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ROBERT A. FOTHERGILL The Perfect Image of Life: Counterfeit Death in the Plays of Shakespeare and His Contemporaries The culmination of any counterfeiting of death is a well-managed resurrection. When the supposition of your death has worked its effects, on the bereaved and the relieved both, and when the satisfactions of a posthumousexistence have been exhausted, it is time to rise from the dead and savour the joy, the contrition, and the dismay of those who have been accommodating themselves to your demise. However, like disguise, of which it is a rather extreme form, the counterfeit death can be a wickedness , whereby the deceased can be served with an unlooked-for and more or less ghastly comeuppance. When the ploy has been mischievous or malicious, poetic justice calls for just such an ironic outcome - though the call may not always be heeded. The counterfeit death can be regarded as two kinds of ploy. On the one hand, it is a ploy deliberately adopted by a character, or group of characters, to achieve certain ends within the plot. One may thus speakof the use of the ploy by Falstaff, or by the family and friends of Hero in Much Ado. Some of these uses are guileless or unavoidable; some are illintentioned . Some are simply successful; others go awry, with consequences ironic or tragic. On the other hand, it is also a ploy adopted by the dramatist, as part of the construction of his play. In most cases, of course, he does not freely and arbitrarily invent the situation; rather, he inherits it with the rest of the plot, and must make something of it - a coup de theiitre, an integral metaphor, or merely a complication of the story. All the same, a dramatist has his own ways of handling the ploys that come to hand, so that one may speakofShakespeare's treatment ofthe counterfeitdeath, as distinct from Marston's. Furthermore, no writer is obliged to dramatize any particular story, and one may note that Shakespeare stays away almost entirely from plots to which certain variants of the counterfeit death are nearly endemic. While subject to a good many variations, a dramatic convention cannot be modified indiscriminately. Ithas a structure ofits own, laws of its own, which to disregard is to introduce a discordance into the play. Handled judiciously and with a sensitive imagination, the faked death and subsequent resurrection can yield a rich return upon investment. A highly economical ploy, it can reverse the currents offeeling over a whole network of relationships. It can create or precipitate complex and testing UNJVERSrrY OF TORONTO QUARTERLY, VOLUME 52, NUMBER 2, WINTER 198213 0042-D24718)/0200-0155.o{)l7B$ol .50/o © UNlVE.R5lTI OF TORONTO PRESS situations. And it can lay the groundwork for an intriguing butfinite array of denouements. But there are also uses of the device which go against its grain and subvert its possibilities. Comparative analysis can distinguish between the successfully integrated, and variously careless, inappropriate , and imaginatively unintegrated uses of the ploy. My focus in these pages is Shakespeare, and the variations of the ploy in his work. Other dramatists exploit it in ways of their own, which serve to highlight those ofShakespeare, and to clarify the terms by which its use is evaluated. It is not my intention to make an exhaustive catalogue of its appearances up to 1642 but only to consider some interesting and significant modifications. The following discussion takes note of the pretended deaths of twenty-one characters in eighteen plays, including one character in each of nine plays by Shakespeare. No prizes will be awarded for recalling the Shakespearean exemplars; most will spring to mind at once. Their counterparts in plays by Marston, Chapman, Webster, Jonson, Middleton, and Beaumont are perhaps not so familiar. When assembled, they form a curious company. I Surely a na"ive audience should believe that Falstaff is really dead when Hal bids farewell to his 'old acquaintance: He has fallen to the sword of the Douglas. Honour has come unlooked-for, and he lies in blood beside Harry Hotspur. The Prince of Wales has redeemed his own honour from the pair of them and gone forward into a...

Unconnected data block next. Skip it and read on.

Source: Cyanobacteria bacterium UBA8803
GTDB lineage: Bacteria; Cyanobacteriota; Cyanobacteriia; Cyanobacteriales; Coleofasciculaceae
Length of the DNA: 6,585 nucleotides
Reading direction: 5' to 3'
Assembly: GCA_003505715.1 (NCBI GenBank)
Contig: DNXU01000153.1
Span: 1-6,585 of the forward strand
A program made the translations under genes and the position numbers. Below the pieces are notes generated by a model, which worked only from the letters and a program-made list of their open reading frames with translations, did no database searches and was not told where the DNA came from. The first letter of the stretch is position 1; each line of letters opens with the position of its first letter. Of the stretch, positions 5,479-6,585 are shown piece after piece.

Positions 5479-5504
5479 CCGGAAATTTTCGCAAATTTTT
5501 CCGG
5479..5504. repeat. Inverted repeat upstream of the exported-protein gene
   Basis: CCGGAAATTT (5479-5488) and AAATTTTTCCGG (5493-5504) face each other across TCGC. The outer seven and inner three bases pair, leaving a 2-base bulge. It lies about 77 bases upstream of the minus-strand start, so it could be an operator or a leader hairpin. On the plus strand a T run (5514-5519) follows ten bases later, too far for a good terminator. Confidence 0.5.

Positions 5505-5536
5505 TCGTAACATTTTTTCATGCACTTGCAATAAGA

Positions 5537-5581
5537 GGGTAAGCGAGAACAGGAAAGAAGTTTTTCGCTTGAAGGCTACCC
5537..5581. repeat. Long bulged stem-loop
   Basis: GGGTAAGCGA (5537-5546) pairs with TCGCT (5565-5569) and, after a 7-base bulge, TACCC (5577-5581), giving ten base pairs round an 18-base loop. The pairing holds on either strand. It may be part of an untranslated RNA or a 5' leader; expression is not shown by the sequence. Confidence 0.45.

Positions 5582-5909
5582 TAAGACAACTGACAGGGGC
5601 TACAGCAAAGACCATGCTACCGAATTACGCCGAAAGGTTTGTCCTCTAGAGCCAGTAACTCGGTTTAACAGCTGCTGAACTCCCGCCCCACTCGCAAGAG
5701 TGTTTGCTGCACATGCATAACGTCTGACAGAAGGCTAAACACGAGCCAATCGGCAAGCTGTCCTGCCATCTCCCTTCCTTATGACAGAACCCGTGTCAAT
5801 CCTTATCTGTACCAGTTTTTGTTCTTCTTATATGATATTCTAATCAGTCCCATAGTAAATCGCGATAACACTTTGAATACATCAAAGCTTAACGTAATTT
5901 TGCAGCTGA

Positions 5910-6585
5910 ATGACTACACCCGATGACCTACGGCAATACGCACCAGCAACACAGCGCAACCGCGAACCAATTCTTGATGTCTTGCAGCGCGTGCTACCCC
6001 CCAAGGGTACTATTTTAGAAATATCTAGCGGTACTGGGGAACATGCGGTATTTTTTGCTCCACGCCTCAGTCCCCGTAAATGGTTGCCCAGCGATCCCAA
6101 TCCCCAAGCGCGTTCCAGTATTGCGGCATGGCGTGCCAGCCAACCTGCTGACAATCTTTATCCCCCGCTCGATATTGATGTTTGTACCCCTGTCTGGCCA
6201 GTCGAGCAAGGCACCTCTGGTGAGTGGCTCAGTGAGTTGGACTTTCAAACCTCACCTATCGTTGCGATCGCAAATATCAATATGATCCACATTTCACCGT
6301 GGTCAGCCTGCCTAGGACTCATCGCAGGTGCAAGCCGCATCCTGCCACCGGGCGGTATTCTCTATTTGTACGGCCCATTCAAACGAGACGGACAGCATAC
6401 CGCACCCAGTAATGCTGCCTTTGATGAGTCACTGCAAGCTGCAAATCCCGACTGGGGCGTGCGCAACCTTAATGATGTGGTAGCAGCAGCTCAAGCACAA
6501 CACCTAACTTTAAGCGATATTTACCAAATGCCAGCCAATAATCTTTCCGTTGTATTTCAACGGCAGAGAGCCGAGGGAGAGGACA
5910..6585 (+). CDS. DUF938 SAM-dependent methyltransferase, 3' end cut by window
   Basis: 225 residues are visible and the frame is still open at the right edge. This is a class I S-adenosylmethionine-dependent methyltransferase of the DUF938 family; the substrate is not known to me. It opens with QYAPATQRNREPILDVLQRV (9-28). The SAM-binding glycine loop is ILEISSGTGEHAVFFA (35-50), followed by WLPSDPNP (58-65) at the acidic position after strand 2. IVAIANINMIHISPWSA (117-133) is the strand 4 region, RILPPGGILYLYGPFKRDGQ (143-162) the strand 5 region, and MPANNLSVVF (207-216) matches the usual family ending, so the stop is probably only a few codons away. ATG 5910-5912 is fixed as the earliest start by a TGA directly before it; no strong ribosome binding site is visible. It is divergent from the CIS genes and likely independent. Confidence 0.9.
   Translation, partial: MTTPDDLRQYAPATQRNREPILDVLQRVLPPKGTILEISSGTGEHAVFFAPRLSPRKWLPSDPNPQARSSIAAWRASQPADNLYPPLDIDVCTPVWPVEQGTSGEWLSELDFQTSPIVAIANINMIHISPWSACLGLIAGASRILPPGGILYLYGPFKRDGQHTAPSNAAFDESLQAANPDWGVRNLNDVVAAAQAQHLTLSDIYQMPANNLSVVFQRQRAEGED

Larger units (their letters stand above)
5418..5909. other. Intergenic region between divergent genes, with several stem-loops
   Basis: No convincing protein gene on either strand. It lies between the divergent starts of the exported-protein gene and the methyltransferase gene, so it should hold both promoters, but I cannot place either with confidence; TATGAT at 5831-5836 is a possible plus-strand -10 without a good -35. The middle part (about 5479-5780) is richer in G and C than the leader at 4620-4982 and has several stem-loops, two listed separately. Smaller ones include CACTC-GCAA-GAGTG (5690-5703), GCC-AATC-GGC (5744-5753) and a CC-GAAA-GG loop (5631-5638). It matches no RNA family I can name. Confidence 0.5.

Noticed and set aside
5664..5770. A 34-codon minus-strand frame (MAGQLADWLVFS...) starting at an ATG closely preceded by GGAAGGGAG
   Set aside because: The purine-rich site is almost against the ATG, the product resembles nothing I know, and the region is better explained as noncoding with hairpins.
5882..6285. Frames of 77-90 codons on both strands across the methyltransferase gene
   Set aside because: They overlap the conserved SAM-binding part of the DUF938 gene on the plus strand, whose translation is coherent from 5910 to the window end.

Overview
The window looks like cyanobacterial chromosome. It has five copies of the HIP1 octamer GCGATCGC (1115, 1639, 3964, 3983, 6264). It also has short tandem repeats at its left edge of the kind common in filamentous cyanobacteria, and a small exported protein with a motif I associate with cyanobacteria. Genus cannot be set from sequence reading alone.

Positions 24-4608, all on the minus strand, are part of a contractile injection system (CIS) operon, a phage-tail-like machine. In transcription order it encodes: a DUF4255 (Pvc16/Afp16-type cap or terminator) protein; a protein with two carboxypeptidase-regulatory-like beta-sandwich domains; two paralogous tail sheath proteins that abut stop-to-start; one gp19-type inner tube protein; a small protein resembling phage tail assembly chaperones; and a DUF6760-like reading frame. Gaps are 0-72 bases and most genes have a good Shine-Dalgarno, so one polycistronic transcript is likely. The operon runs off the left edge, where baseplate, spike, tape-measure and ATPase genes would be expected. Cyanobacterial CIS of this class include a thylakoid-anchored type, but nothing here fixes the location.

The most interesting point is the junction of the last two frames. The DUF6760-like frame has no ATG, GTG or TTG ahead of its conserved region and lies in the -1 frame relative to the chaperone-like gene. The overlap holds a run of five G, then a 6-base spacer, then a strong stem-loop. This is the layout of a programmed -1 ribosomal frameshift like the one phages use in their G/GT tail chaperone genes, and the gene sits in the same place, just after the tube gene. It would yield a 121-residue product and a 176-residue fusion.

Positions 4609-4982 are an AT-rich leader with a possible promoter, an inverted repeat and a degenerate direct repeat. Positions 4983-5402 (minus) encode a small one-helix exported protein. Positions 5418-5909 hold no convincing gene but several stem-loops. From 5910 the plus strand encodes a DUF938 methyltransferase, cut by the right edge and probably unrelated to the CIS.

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Additional Information

ISSN
1712-5278
Print ISSN
0042-0247
Pages
pp. 155-178
Launched on MUSE
2014-07-02
Open Access
No
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